Effervescent Collective's new piece revels in human movement

Like poetry, modern dance proceeds from an embattled position. Performers feel like they must win over a hostile, or at least indifferent, audience. By way of a program for Effervescent Collective's Butter Knife, on the second stage at Single Carrot Theatre through March 22, Lily Kind, the troupe's director provided "some questions designed to provide a warm welcome for those of you that find dance a little scary, distractingly sexy, wildly confusing, or just not for you. . . . My hope is that by empowering you to watch dance more confidently, I bring you a little closer to making you want to dance, and to understanding how important dance is to our species."

"If there was a fear of intimidating the audience, Single Carrot Theatre did well to pair Effervescent Collective's Butter Knife with Pitchin' the Tent, a punk-rock dance spectacle by the Washington D.C. troupe Tia Nina (the March 21 and 22 performances will feature Philadelphia's Chelsea and Magda instead of Tia Nina).*

Pitchin' the Tent uses a vocabulary intimately familiar to anyone in the three or four generations raised on rock 'n' roll: head-banging, high kicks, pogo dancing, high-five and backslap, coke-nose wiping, windmill arm, raised-hand clapalong, skanking, Axl Rose shimmies, simulated sex acts, simulated sex acts with goats, guitar theatrics on a woman's bare thigh, doo-wop snaps, and stage dives. Imagine early Baltimore Rock Opera Society as a dance troupe and you get the picture. It was fun and funny, engaging and interesting; each of the three dancers was charismatic, clever, and flawless. But ultimately it was a one-note performance. There was little to ponder afterward. It was a parody, funny and easily digested.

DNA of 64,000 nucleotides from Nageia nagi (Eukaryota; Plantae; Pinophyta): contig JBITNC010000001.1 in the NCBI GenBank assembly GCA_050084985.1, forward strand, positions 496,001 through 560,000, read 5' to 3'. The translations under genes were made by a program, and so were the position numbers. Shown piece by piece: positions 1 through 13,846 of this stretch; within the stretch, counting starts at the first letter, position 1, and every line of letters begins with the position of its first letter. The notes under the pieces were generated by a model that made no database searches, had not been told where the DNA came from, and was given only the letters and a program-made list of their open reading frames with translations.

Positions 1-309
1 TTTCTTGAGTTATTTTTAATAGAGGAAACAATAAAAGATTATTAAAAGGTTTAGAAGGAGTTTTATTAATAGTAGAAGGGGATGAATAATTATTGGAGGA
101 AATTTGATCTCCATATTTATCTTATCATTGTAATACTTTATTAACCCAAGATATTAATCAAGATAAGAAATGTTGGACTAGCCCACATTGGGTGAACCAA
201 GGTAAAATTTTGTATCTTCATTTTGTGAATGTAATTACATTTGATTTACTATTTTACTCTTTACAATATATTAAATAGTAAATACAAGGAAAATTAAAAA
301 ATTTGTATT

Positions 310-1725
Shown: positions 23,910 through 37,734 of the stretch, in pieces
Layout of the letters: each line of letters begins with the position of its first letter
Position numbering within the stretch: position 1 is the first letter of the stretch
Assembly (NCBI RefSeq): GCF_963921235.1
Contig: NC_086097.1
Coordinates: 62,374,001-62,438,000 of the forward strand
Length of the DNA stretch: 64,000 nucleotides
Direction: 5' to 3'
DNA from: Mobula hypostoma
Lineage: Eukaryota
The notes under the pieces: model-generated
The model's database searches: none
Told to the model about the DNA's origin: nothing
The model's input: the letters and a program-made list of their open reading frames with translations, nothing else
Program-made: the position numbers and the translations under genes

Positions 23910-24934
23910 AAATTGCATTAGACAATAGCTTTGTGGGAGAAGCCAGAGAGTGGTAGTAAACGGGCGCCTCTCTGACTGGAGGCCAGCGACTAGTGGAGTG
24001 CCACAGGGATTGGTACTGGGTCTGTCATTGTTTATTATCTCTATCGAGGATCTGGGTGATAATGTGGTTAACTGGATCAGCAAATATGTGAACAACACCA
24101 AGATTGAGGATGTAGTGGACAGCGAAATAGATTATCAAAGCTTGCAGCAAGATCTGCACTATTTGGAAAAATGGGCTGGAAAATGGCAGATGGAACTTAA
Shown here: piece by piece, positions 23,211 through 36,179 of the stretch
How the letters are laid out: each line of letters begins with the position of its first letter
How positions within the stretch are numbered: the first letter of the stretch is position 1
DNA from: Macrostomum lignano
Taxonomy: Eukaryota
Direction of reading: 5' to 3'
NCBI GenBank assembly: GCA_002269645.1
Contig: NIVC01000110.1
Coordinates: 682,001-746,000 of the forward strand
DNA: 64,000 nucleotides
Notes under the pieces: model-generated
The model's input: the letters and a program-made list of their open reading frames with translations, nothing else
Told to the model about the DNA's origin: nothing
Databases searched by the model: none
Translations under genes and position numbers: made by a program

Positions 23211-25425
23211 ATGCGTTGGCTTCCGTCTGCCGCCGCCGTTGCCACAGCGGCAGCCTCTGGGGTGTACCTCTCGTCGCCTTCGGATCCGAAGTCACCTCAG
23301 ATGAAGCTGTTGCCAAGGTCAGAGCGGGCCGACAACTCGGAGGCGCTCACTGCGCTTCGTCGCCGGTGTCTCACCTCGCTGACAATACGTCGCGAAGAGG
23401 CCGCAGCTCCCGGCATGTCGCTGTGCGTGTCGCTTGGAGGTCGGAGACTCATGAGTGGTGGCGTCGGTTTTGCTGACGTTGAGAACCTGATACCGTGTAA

By contrast, Effervescent Collective's Butter Knife was far more puzzling and, as a result, more moving. It was "a little scary, distractingly sexy, wildly confusing," but all in the ways we want art to be scary, sexy, and confusing.

Butter Knife-developed by the Effervescent Collective at the Coward Shoe building in the summer of 2012-is defiantly abstract, taking movement and placing it in the context of no context. There was no story to follow, no grand scheme or theme one could subsume each individual movement under. The steps, leaps, and gestures were vibrant, elastic, static, silly, and violent, with each of the four dancers developing her own approach to the small space of Single Carrot's second stage.

Butter Knife begins with all four dancers sitting, slumped over in groups of two. They sit up straight as the clicking and cranking of the soundtrack intensifies. They look at each other with a sort of exploratory flirtation and slump back. Their movements are both casual and intensely choreographed as the dance moves into a tenderly violent riff on the pratfall: The dancers fling themselves, briefly flying, to crash down onto the sprung floor.